Current edition approved June 15, 1992. Published October 1992. Cabelli, V. J., Dufour, A. P., Levin, M. A., McCabe, L. J., and Haberman, P. W.,
Annual Book of ASTM Standards, Vol 11.01. “Relationship of Microbial Indicators to Health Effects at Marine Bathing Beaches,”
Annual Book of ASTM Standards, Vol 11.02. American Journal of Public Health, 69, 1979, pp. 690–696.

D 5259
(non-target) bacterial densities. Replicates of smaller sample Analytical Reagents of the American Chemical Society where
volumes or dilutions of sample may be filtered and the results such specifications are available. 5 Other grades may be used,
combined. If the membrane filter technique is not applicable, provided it is first ascertained that the reagent is of sufficiently
the most probable number (MPN) method for fecal strepto- high purity to permit its use without lessening the accuracy of
cocci is recommended, with verification. the determination.
6.3 In some samples, chemicals may have toxic effects on 8.1.1 The agar used in preparation of culture media must be
the target organism. of microbiological grade. Whenever possible, use commercial
culture media as a means of quality control.
7. Apparatus 8.1.2 Purity of Water—Unless otherwise indicated, refer-
7.1 Stereoscopic Microscope, wide-field type with magnifi- ences to water shall be understood to mean reagent water as
cation of 10 to 15X. defined by Type III of Specification D 1193.
7.2 Microscope Lamp, producing diffuse light from a cool, 8.1.3 Ethanol, Methanol or Isopropanol, in a small, wide-
white fluorescent lamp adjusted to give maximum visibility. mouth container, for flame-sterilization of pipets.
7.3 Counting Device, hand tally or electronic. 8.2 Membrane Filters, sterile, white, grid marked, 47 mm
7.4 Pipet Container, stainless steel, aluminum, or borosili- diameter, with 0.45 6 0.02 µm pore size or other pore sizes for
cate glass, for glass pipets. which the manufacturer provides data demonstrating equiva-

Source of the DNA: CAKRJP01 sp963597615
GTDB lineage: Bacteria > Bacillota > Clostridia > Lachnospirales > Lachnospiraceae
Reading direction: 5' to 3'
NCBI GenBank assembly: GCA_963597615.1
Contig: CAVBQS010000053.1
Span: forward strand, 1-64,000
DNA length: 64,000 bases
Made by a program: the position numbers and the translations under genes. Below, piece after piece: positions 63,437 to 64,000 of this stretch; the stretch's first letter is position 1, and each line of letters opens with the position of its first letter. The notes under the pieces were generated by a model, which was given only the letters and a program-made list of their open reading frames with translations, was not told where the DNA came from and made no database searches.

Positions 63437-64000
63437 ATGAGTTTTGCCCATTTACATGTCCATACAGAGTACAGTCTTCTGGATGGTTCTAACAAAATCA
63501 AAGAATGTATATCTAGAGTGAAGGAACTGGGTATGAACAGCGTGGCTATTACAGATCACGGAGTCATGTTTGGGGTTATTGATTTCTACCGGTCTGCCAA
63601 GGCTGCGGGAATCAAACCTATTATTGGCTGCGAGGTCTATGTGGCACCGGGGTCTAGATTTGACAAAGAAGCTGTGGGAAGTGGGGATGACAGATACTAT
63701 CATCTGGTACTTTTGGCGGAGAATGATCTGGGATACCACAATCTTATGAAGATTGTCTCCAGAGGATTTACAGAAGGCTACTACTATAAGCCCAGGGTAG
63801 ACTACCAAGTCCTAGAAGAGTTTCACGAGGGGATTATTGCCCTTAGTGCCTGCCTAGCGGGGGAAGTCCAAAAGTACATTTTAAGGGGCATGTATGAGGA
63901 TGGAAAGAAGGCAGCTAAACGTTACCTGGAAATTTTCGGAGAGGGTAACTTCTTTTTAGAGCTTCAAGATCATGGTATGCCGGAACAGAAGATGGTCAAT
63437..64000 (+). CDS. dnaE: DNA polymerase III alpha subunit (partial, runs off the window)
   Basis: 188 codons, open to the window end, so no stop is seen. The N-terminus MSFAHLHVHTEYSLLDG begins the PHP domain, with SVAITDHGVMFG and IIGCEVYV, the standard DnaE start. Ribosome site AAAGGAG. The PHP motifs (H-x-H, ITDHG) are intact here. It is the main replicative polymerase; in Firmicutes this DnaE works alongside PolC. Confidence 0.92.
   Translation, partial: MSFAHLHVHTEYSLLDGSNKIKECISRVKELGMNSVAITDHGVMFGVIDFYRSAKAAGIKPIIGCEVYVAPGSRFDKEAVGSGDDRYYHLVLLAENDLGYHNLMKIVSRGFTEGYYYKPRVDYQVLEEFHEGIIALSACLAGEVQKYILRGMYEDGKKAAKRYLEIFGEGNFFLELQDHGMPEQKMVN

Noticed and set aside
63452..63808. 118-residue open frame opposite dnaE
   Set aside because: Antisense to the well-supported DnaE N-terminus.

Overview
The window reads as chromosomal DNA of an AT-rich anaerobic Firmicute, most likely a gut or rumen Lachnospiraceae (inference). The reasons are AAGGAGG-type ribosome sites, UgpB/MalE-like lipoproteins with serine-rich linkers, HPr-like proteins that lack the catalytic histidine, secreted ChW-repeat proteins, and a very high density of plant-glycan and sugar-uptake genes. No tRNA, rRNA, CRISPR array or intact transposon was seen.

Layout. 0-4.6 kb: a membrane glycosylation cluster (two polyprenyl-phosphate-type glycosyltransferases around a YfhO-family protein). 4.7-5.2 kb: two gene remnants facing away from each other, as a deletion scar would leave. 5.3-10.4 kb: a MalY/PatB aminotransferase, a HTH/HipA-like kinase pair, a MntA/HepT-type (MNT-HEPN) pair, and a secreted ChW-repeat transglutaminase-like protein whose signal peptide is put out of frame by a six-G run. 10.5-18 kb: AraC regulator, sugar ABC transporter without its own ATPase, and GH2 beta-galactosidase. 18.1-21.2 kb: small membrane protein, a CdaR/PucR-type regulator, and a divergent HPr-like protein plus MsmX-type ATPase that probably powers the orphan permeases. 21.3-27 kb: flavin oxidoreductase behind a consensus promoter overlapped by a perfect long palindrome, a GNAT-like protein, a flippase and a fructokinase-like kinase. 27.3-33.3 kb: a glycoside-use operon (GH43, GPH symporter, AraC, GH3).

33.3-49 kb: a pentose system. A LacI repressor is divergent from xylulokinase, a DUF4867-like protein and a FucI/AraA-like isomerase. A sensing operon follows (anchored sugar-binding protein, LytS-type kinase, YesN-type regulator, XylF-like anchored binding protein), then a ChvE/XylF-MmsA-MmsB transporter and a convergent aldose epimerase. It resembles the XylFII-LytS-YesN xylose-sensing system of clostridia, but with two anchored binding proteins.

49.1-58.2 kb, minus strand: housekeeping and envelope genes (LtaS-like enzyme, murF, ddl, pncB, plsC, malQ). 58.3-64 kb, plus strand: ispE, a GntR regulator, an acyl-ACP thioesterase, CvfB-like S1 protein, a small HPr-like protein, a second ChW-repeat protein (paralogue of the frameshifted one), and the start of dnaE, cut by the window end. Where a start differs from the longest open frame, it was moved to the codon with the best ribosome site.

7.5 Pipets, sterile tip delivery bacteriological or Mohr, glass lency.
or plastic, of appropriate volume. 8.3 Buffered Dilution Water/Buffered Rinse Water:
7.6 Graduated Cylinders, 100 to 1000 mL, covered with 8.3.1 Composition/Litre:
aluminum foil or kraft paper and sterile. Sodium dihydrogen phosphate (NaH2PO4) 0.58 g
7.7 Membrane Filtration Units, (filter base and funnel), Sodium monohydrogen phosphate (Na2HPO4) 2.50 g
glass plastic or stainless steel, wrapped in aluminum foil or Sodium chloride 8.50 g
kraft paper and sterilized. 8.3.2 Preparation—Dissolve the ingredients in 1 L of water
7.8 Ultraviolet Unit, for disinfecting the filtration unit in a flask and dispense in appropriate amounts for dilutions in
(optional). screw-cap bottles or culture tubes or into containers for use as
7.9 Line Vacuum, Electric Vacuum Pump, or Aspirator, for rinse water, or both. Autoclave after preparation at 121°C (15
use as a vacuum source. In an emergency or in the field, a hand lb pressure at sea level) for 15 min. The final pH should be 7.4
pump or a syringe equipped with a check valve to prevent the 6 0.2.
return flow or air, can be used. 8.4 mE Agar6:
7.10 Flask, filter, vacuum, usually 1 L, with appropriate 8.4.1 Composition of Basal Medium/Litre:
tubing. A filter manifold to hold a number of filter bases is
Peptone 10.0 g
optional. Sodium chloride 15.0 g
7.11 Forceps, straight or curved, with smooth tips to handle Yeast extract 30.0 g
filters without damage. Esculin 1.0
Actidione 0.05 g
7.12 Thermometer, checked against a National Institute of Sodium azide 0.15 g
Standards and Technology (NIST) certified thermometer, or Agar 15.0 g
one traceable to an NIST thermometer. Water 1000 mL

7.13 Petri Dishes, sterile, plastic, 50 by 12 mm, with 8.4.2 Preparation of Basal Medium—Add 71.2 g of the
tight-fitting lids. above mE basal medium to 1 L of water in a flask and heat to
7.14 Bottles, milk dilution, borosilicate glass, screw-cap boiling until ingredients dissolve. Autoclave at 121°C and 15 lb
with neoprene liners, marked at 99 mL for 1 to 100 dilutions. pressure for 15 min and cool in a 44 to 46°C water bath.
Dilution bottles marked at 90 mL or tubes marked at 9 mL may 8.4.3 Reagents Added After Sterilization—Mix 0.25 g nali-
be used for 1:10 dilutions. dixic acid in 5 mL water, add 0.2 mL of NaOH solution (400
7.15 Inoculation Loops, at least 3 mm diameter, and g/L) to dissolve, and add to the litre of basal medium. Add 0.15
needles, nichrome or platinum wire, 26 B and S gage, in g triphenyl tetrazolium chloride separately to the basal medium
suitable holders. and mix.